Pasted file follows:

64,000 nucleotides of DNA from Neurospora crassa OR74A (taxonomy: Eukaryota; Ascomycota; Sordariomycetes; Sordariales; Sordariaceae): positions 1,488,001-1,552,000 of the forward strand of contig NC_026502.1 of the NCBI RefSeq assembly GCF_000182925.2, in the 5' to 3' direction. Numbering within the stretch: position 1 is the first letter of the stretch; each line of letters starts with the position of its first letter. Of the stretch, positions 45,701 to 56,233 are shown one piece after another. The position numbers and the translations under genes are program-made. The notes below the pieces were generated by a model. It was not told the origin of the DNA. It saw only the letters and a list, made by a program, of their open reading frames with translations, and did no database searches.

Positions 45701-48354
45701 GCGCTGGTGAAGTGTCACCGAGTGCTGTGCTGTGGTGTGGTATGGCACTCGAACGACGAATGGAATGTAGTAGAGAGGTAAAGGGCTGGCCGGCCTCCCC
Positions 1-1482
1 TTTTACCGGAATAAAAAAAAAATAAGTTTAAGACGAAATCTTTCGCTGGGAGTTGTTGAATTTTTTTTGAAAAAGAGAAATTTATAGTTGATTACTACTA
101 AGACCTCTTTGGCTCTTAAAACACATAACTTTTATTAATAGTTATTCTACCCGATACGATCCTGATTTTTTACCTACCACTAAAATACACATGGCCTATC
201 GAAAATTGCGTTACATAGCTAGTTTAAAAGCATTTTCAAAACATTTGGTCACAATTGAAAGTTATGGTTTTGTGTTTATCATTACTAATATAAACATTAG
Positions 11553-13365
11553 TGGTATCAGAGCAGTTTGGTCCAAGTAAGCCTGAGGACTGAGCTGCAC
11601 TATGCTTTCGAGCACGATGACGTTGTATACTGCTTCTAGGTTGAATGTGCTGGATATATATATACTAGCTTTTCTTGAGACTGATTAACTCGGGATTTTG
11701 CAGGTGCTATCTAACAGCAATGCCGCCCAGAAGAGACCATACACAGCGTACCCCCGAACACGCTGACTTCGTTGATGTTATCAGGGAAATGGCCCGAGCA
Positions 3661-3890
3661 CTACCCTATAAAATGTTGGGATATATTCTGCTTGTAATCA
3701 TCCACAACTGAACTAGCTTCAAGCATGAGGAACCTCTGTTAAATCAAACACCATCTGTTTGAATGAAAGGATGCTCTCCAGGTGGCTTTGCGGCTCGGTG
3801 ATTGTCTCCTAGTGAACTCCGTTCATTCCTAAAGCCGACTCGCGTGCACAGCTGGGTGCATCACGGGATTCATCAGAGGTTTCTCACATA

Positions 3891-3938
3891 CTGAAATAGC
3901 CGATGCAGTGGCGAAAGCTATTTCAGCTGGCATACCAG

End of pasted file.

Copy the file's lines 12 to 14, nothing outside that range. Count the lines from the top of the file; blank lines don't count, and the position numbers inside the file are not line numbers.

Positions 3661-3890
3661 CTACCCTATAAAATGTTGGGATATATTCTGCTTGTAATCA
3701 TCCACAACTGAACTAGCTTCAAGCATGAGGAACCTCTGTTAAATCAAACACCATCTGTTTGAATGAAAGGATGCTCTCCAGGTGGCTTTGCGGCTCGGTG